grad skool rulz #3 – choosing the grad skool

Get the entire book – Grad Skool Rulz: Everything You Need to Know about Academia from Admissions to Tenure – for only $2. You can read it on personal computers, Nooks, Kindles, iPads, and smart phones.


My last post on gettting through graduate school (grad skool rulz #2) triggered an interesting email exchange between Omar and myself. Omar pointed out that many top programs have a “survival of the fittest” attitude. This made me think of the following rule. Controlling for program prestige and other factors, you should choose the graduate program that scores highest on the following scale:

  1. Toxic Graduate Program – Some departments provide no support for students and seem happy pitting students against each other in zero sum games (e.g., grading exams on a x% fail rule). Signs of the toxic graduate program: nobody has graduated in a while; placement is bad; low morale among students and faculty; etc. Only go here as a last resort.
  2. Benign Neglect Program – This characterizes most graduate programs. A few good students get support from the faculty, but otherwise, it’s “every man for himself.” Signs of benign neglect: program has no consistent record of grduation or placement, but you see the occassional success story; people talk about individual supportive faculty, not about any system for helping students.
  3. The Workshop System – The program has a clusters of scholars, who work with “apprentices.” This is common in areas like demography (UNC), orgs (Stanford, Northwestern) and medical sociology (IU, Florida State). Not a bad deal, but if you aren’t in the workshop, it can be lonely and tough. Signs of a good workshop system: faculty routinely publish with students; leaders in specific areas (like orgs) frequently produced by the dept; big grants to support research and grad student assistants.
  4. The Supportive Overall Program – The program has a well thought out set of courses that exposes most students to what they need to know to survive in the academy. Or they have so many workshops that they can absorb most serious graduate students. Signs of the overall system: few involuntary drop outs for failing exams or fighting with faculty; strong placement in multiple specialties (not just the ones tied with workshops); consistent publication by grad students in good journals; high morale in a broad cross section of the grad student population; support for different career paths (research, liberal arts, private sector).

Like I said, there are other factors that should go into your decision (e.g., program prestige, financial aid, intellectual fit, etc), but this four point scale should clarify a major issue for you. Also, as with any career decision, the quality of the person matters the most. Some fantastic persons have survived highly toxic programs because of intelligence and persistence. Similarly, a flaky person will definitely fail in a supportive program. Last comment: these situations can be short lived as faculty enter and leave a program. A program with a few solid workship may degenerate into a toxic program when the most active faculty retire or leave. A toxic program may turnaround with a cohort of new professors ready to make things work. So get current information and make sure that there will be effective faculty at the school for the next 5 or so years so you can work with them.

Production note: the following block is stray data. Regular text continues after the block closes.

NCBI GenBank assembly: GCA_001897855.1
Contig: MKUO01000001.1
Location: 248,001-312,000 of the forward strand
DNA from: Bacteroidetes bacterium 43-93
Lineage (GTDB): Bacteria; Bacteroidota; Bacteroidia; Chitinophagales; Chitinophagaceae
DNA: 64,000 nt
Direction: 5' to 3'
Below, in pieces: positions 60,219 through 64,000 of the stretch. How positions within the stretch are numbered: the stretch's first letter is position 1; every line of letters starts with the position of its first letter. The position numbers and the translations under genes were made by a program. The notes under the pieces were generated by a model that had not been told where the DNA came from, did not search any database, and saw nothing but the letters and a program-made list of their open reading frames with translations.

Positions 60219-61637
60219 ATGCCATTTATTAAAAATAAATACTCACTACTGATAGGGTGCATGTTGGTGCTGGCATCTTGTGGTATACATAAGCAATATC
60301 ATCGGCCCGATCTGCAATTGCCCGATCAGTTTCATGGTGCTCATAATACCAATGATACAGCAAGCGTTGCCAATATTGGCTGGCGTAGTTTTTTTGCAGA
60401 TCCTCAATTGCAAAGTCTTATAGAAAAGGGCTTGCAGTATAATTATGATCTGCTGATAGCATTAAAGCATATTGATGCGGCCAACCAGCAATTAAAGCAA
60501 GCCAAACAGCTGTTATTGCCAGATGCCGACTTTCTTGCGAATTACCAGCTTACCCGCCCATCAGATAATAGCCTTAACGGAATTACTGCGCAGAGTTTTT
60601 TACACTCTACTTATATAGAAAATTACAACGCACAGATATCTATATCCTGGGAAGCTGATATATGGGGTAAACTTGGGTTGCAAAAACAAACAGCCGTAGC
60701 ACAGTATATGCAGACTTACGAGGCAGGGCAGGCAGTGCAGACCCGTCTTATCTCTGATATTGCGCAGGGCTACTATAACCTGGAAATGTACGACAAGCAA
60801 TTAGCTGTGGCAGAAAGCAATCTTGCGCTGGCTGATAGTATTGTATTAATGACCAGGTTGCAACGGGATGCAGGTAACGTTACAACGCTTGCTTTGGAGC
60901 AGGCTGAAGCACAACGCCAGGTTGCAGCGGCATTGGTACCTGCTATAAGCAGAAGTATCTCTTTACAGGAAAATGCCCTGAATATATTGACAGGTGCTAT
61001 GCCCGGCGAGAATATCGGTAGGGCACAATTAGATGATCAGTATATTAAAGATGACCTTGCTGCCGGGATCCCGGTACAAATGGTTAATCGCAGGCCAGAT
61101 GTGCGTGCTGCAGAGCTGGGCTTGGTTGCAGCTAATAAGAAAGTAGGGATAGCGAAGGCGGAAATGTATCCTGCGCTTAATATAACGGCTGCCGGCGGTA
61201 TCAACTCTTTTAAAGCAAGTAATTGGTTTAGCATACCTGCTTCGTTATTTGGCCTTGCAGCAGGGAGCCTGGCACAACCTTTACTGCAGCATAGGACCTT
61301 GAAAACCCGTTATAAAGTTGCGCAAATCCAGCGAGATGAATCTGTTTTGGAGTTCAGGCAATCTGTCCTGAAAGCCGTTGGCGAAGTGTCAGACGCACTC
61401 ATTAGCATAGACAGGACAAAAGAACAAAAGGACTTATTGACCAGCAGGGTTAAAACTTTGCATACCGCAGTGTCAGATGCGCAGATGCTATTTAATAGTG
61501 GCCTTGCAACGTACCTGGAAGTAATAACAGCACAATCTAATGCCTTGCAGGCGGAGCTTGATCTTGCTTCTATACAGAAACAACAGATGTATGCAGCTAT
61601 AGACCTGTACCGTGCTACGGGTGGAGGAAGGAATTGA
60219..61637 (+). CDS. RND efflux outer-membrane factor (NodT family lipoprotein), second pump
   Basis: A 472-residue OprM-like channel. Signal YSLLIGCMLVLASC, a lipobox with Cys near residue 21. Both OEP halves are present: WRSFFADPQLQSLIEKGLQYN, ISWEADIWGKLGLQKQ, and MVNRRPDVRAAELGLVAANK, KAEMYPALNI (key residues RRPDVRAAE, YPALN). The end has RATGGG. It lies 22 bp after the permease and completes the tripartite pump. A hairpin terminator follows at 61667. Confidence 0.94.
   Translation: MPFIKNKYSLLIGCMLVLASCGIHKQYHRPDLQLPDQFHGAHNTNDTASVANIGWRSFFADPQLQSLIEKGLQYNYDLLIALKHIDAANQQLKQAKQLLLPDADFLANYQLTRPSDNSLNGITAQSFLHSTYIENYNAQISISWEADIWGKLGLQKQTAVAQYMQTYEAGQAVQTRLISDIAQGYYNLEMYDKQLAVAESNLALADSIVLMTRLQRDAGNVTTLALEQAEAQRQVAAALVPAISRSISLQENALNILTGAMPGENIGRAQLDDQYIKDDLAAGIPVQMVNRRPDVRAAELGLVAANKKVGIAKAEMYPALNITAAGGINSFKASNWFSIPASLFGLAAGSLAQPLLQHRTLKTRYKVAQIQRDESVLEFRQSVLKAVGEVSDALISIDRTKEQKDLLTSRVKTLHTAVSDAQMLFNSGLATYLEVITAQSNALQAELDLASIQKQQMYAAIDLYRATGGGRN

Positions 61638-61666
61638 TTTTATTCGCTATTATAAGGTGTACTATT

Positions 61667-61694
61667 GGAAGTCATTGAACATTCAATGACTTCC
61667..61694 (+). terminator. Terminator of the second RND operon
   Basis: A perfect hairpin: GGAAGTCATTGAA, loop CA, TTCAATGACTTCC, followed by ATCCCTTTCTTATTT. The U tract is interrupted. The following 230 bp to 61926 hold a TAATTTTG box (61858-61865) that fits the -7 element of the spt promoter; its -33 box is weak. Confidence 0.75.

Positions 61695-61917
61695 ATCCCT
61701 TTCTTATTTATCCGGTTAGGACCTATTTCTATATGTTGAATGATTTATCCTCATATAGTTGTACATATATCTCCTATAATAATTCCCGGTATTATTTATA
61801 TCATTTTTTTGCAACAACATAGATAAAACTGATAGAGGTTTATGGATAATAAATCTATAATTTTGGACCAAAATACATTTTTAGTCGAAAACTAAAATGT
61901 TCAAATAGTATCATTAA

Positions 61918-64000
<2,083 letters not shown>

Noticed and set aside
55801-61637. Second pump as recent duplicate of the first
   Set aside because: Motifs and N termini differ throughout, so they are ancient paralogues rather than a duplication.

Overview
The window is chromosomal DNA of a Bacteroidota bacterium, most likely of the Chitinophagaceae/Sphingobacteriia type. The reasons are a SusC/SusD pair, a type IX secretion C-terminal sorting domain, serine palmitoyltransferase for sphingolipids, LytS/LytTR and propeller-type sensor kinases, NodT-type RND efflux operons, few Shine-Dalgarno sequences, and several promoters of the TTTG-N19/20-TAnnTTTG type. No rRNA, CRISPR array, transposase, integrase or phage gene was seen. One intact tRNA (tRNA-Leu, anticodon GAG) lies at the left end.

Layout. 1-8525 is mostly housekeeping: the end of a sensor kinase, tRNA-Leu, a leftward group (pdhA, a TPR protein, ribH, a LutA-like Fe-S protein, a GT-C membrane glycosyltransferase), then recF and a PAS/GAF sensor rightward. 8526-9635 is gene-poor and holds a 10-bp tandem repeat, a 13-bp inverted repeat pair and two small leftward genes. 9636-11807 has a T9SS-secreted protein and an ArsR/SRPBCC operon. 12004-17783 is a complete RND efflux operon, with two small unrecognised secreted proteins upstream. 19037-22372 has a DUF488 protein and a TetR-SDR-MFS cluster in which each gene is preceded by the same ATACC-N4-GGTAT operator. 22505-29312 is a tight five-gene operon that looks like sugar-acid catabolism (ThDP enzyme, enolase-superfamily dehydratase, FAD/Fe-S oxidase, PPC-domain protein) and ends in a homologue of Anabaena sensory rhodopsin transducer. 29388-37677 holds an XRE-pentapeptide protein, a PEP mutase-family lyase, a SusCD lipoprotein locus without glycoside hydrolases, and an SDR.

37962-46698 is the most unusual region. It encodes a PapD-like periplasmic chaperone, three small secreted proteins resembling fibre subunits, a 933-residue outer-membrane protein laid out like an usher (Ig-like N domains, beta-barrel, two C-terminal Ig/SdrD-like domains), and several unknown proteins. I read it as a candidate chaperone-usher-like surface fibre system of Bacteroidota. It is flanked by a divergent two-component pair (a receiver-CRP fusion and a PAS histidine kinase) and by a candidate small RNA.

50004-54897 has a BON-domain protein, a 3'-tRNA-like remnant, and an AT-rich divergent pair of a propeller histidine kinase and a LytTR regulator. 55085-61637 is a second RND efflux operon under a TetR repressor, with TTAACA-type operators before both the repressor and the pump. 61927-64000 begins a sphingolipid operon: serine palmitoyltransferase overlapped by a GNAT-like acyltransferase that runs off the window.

Written by fabiorojas

January 30, 2007 at 5:37 am

10 Responses

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  1. Fabio, I don’t think these options should be ranked along a single dimension, as you’ve done. Rather, each has benefits and costs. In economics, for example, some programs are known to flunk out half the students. But then again, they admit twice as many students as they wish to matriculate. The competitive pressure is intense, but this is a good option for a student who doesn’t look that great on paper (GRE scores, college grades, etc.) but can shine when given the opportunity. At the other extreme, the nuturing program is good for people who prefer a more relaxed, less intense environment, but is much stricter at the admissions stage. So, if you’re not sure your test scores and undergradate grades are the best predictors of your ability, and you go to the best type #4 program that will admit you, you may end up worse off than if you’d gone to a higher-ranked, type #1 program.


    Peter Klein

    January 30, 2007 at 3:19 pm

  2. […] grad skool rulz #3 – choosing the grad skool […]


  3. […] 31, 2009 · Leave a Comment Though I did not apply it, I agree with Fabio Rojas’ advice about prospective graduate students choosing the right graduate program.  But where should […]


  4. […] a clue about the quality of this relationship. In that respect I find the following link helpful: grad skool rulz #3 – choosing the grad skool Second, I generally agree with Haread's strategy of looking at graduates at +5 and more years. […]


  5. […] warns about “toxic” grad programs where departments provide no support for students and seem happy to pit students against each […]


  6. nice post….thanks



    January 1, 2012 at 3:25 pm

  7. […] warns about “toxic” grad programs where departments provide no support for students and seem happy to pit students against each […]


  8. […] that time of the year when people have to choose a PhD program. Here’s my original post on how to choose a graduate program. Of course, you should buy a copy of the Grad Skool Rulz, which tells you what you need to know […]


  9. […] See Grad Skool Rulz #3 as well. […]


  10. […] warns about “toxic” grad programs where departments provide no support for students and seem happy to pit students against each […]


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